When I was about 8 years old, I had a crush on a boy called Derek, who was in my class at primary school. He was tall and thin, with swept back blond hair and a cynical look which I found wildly attractive: he was a romantic hero straight out of one of the too-old-for-me books I was fond of reading. He was an extremely fast runner, to add to his allure; my short-lived career as a runner (third in the East Lothian Schools' 200 metres in 1977) may well have been founded on (and certainly foundered on) an attempt to either emulate, or impress, Derek. Of course, he didn't even know I existed.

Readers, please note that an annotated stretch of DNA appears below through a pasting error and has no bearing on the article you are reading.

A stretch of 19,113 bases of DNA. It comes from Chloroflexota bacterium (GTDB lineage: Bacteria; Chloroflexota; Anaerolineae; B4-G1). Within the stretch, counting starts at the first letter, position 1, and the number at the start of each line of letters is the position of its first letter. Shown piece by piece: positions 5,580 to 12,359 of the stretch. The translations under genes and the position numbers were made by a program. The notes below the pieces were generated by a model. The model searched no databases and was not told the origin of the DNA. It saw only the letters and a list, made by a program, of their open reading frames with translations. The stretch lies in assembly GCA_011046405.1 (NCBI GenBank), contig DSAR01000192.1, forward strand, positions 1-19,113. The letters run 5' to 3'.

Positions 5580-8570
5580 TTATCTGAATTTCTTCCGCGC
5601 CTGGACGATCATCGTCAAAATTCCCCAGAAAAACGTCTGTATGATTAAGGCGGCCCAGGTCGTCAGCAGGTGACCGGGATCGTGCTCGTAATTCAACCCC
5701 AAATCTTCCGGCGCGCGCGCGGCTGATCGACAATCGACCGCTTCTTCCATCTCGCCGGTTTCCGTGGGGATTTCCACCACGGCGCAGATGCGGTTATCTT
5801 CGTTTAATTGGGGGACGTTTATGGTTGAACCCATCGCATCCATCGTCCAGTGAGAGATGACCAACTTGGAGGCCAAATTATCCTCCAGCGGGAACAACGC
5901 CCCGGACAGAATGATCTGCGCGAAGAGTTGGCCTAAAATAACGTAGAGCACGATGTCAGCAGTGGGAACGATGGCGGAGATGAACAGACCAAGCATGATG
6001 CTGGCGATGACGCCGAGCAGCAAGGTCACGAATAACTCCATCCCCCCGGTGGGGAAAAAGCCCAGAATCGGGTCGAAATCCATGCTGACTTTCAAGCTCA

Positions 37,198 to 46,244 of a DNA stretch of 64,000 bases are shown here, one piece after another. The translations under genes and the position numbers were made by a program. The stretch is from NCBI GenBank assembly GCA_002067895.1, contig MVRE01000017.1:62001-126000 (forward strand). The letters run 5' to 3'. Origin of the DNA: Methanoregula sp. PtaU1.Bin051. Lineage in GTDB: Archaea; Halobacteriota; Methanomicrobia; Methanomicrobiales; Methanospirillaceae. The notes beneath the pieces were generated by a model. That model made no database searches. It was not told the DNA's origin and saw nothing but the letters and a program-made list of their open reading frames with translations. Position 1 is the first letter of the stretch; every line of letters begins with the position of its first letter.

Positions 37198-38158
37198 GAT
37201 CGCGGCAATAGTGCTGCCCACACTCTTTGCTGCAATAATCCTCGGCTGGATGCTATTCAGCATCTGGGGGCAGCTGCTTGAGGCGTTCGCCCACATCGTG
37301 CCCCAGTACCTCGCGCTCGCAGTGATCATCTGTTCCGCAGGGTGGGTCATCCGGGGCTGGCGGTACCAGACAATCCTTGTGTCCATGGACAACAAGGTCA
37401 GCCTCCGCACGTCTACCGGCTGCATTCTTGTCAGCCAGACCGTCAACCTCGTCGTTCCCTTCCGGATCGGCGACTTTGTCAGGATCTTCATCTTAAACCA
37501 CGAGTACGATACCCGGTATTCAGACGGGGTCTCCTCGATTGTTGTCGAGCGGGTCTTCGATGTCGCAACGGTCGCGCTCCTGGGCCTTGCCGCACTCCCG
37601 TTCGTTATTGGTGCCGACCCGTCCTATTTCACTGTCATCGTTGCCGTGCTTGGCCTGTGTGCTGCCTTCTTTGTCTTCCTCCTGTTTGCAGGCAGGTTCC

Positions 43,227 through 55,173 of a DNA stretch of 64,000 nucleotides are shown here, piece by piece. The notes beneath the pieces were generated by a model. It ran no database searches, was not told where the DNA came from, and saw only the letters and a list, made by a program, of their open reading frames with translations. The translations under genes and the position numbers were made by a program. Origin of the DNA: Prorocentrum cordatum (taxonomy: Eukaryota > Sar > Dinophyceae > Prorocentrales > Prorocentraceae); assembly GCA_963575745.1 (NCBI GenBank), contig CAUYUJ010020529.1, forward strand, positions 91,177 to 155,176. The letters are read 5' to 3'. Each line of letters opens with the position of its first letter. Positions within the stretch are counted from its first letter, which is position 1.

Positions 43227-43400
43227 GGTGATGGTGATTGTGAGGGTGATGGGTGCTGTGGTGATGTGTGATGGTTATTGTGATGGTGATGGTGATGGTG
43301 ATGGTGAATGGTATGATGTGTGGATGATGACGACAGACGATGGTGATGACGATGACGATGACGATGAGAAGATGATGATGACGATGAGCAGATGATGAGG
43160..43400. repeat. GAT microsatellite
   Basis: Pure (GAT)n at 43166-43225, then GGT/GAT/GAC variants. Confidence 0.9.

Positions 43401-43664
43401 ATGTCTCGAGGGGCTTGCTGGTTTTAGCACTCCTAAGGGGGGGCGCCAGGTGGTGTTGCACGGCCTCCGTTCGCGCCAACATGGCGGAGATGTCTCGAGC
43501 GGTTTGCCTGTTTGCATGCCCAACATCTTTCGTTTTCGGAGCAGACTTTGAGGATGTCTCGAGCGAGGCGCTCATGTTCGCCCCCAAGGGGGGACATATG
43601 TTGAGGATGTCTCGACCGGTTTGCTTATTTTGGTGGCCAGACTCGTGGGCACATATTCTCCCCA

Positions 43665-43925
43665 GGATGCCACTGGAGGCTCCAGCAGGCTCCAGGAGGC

Not long afterwards my brother and sister and I were taken out of school to continue our schooling in a more maverick fashion, and I never saw Derek again.
My mum just emailed me to tell me that two policemen had arrived at her front door. She confessed to thinking "What have I done now?", having all too recently had an absurd brush with the law involving a knocked over bollard in a supermarket carpark, an off-duty policeman and jobsworth, and a summons to appear in court; but they were just following up on a local burglary. One of them asked after me and my sister; it turned out to be my very early hero, Derek, who's now a local copper. And somehow – perhaps because I still, risibly, harbour a secret yearning to be a police officer myself – that has really impressed me.